St Patrick’s well is one of the sights of Orvieto. And one of the places we always visit. It’s dark so a tripod is handy.
The life of an Italian prince in Renaissance Italy was pretty dangerous and no less so for the clerical prince known as the pope. In 1527 after Rome had been sacked by the Holy Roman Emperor Charles V’s troops, slaying between 6 and 12 thousand, Pope Clement looked to nearby Orvieto on the top of a cliff as a safe refuge. To this end he needed a well to be dug in the fortress, but the water table was a long way down.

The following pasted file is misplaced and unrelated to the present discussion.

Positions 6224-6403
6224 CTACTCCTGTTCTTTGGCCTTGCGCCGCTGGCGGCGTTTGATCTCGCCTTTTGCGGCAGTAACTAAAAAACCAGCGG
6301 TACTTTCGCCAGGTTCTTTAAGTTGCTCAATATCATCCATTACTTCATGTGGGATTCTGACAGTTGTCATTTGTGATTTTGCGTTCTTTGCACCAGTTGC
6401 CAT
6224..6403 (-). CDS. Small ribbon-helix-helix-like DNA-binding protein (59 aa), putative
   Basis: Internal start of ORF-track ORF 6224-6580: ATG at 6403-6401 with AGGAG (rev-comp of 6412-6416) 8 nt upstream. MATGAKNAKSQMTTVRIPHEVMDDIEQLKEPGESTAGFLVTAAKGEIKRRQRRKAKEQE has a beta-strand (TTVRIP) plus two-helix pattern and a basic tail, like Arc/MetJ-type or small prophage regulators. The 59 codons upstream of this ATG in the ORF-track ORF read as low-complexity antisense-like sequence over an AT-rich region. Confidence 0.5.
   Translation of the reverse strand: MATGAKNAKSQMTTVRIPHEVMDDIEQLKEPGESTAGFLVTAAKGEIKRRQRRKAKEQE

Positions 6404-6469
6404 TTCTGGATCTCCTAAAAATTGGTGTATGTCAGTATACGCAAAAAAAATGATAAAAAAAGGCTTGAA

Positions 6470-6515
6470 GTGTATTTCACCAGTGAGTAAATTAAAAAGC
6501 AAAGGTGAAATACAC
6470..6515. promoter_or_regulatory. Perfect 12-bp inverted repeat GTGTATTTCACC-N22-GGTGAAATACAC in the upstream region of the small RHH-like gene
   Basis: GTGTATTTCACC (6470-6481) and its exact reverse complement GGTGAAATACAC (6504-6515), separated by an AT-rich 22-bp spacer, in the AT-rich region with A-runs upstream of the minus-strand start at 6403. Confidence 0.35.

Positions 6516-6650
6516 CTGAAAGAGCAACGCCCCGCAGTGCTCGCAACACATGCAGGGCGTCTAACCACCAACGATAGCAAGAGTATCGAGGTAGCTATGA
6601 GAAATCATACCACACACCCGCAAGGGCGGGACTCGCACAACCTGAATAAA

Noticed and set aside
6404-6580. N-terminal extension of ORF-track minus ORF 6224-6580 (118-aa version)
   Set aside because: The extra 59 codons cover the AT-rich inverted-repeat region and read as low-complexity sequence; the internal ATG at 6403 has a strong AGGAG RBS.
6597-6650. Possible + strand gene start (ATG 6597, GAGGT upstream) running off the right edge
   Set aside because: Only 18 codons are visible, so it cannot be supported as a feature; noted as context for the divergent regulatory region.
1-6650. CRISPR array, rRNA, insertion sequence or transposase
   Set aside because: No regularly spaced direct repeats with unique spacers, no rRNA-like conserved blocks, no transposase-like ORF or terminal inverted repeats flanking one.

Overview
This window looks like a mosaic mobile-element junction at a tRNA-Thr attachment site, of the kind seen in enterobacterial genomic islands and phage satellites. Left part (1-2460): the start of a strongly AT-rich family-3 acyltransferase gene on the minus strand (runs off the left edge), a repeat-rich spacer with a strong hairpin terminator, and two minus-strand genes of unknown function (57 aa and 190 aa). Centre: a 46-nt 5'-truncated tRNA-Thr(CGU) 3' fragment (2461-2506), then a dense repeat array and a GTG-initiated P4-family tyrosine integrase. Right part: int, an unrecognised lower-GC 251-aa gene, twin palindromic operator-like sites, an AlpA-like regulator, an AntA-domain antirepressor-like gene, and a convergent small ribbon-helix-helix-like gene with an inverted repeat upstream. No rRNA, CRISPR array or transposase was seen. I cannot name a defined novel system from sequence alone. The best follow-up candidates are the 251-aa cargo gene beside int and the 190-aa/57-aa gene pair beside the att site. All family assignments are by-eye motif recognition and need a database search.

The brilliant Florentine architect Antonio San Gallo realised a brilliant solution to reach down the 53m (174ft) to the water. He constructed a double helix so the donkey descending never met the one ascending.
A Canadian scientist told me that Francis Crick had visited Orvieto in the 40s – could the revelation of the structure of DNA have had anything to do with the visit?
The well is known familiarly as St Patrick’s as Italians refer to a spendthrift as having pockets as deep as St Patrick’s well. There are 70 windows spiralling right down to the bottom and 248 steps. The stygian gloom and the spiralling steps are so evocative that I used a photo of the well as the background for my image of Danae though she was actually imprisoned in a tower.